Cars and trucks on District streets numbered approximately 361,000 in May 1941, before the U.S. entered WWII. A decade later, the number had grown by 78 percent to 646,000, just over half bearing license plates from out of state, mostly Maryland and Virginia. In the downtown core alone, a quarter million cars attempted to navigate the crowded streets on an average day. The District’s Motor Vehicle Parking Agency estimated a shortage of 38,000 parking spaces.
Complicating the picture were Byzantine politics. The District’s citizens could not vote. Municipal power was hoarded by Congressional committees whose attitude toward their second home seemed to range from indifference to outright hostility. Any serious construction or maintenance required approval by what one critic called a “political structure straight out of Alice in Wonderland…an all-but-incomprehensible maze of agencies and commissions, each with a small, sharply limited, jealouslyguarded bit of authority–each with the power to say ‘no,’ none with the power to say ‘yes.’” A series of articles in 1952 by Post reporter Chalmers Roberts highlighted many of the problems facing the Nation’s Capital.
In spite of the depth and breadth of the City’s problems, Philip Graham was convinced that matters were far from hopeless. He was confident that “an informed public, aroused by the problem, will join in meeting this civic challenge in order to make Washington a more balanced community in the best democratic tradition.”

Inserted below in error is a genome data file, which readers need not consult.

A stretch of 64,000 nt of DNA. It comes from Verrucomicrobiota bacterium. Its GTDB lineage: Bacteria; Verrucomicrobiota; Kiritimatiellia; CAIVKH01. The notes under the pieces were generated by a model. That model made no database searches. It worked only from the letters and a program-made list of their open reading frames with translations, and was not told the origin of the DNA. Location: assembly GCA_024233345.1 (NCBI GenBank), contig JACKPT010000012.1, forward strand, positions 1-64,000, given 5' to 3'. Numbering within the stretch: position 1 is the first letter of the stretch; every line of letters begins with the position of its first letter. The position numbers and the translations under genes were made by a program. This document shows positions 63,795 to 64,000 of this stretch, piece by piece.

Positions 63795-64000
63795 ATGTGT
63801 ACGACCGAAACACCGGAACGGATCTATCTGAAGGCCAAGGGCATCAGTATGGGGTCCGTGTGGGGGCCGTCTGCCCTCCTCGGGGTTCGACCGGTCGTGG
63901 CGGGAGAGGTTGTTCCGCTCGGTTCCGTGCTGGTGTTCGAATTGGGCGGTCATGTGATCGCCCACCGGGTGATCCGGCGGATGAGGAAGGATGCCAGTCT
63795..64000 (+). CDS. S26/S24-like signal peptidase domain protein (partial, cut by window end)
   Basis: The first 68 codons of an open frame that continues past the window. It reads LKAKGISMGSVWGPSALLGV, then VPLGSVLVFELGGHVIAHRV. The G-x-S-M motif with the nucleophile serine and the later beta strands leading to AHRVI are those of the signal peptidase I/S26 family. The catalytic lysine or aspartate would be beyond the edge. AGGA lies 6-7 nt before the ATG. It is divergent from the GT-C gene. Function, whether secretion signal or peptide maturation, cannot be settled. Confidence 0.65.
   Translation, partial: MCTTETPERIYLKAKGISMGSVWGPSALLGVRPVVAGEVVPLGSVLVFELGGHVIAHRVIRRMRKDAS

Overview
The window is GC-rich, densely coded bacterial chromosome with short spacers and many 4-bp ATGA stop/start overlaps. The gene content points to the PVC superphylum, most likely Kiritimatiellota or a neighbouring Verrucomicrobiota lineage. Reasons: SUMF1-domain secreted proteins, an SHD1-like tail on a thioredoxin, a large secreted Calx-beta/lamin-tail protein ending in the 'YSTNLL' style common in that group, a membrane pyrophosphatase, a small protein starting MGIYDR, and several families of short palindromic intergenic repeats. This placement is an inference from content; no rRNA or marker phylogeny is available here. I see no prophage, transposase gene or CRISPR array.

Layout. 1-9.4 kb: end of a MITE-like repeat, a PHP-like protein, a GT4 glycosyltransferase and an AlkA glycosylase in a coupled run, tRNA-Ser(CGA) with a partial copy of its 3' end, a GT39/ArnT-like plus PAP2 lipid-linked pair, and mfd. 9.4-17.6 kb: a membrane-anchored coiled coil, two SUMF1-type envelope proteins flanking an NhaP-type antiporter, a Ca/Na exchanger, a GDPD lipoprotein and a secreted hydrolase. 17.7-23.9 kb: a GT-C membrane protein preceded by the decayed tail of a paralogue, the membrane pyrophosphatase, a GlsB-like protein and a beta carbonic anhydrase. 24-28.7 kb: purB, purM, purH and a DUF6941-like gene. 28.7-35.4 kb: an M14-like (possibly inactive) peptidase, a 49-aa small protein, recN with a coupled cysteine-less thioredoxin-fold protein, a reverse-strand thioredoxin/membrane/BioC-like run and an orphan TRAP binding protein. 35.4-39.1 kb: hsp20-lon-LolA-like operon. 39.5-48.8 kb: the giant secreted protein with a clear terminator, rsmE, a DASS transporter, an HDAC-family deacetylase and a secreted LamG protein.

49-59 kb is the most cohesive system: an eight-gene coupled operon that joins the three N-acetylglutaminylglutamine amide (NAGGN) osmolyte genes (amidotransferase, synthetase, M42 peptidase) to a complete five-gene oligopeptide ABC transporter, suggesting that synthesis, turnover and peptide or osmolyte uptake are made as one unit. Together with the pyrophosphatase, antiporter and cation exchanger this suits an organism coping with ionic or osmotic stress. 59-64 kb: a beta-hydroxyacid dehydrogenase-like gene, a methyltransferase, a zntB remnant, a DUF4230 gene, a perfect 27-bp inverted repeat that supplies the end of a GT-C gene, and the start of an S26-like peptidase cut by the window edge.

But Graham was also savvy enough to know that it would take more than an informed, but disenfranchised, citizenry to bring about change. To his mind, the private sector had a particular responsibility…and unique strength…to bring to bear on community problems.
Graham had in mind a model for success: The Allegheny Conference on Community Development, a business organization founded in Pittsburgh in 1943. With financier Richard Mellon as its guiding force, the Conference coordinated planning for the city and region and then mobilized public support for approved projects. Its accomplishments were impressive: redevelopment of the so-called Golden Triangle; implementation of flood control; smoke abatement; improvements in highways, parking and housing. Thanks to the Allegheny Conference’s efforts, more than $1.5 billion had been invested in existing and new industrial plants in the region.
Graham wanted to see similar results in his own city. In the final article of the “Progress and Decay” series, he laid out his plan: “The three essentials for Washington’s fight on downtown blight are leadership, cooperation and legislation….But Washington’s civil government is hydra-headed, involving not only the three appointed city fathers (commissioners) but a myriad of Federal agencies….Some other force is needed. This force is a body of civic leaders, leaders with both a stake in the community as a city and a conscience bothered by its rotting downtown core.”
Having thrown down the gauntlet, Graham took the next logical step: He invited a small group of local businessmen to gather in the boardroom of the Riggs Bank to transform his call for “another force” into reality.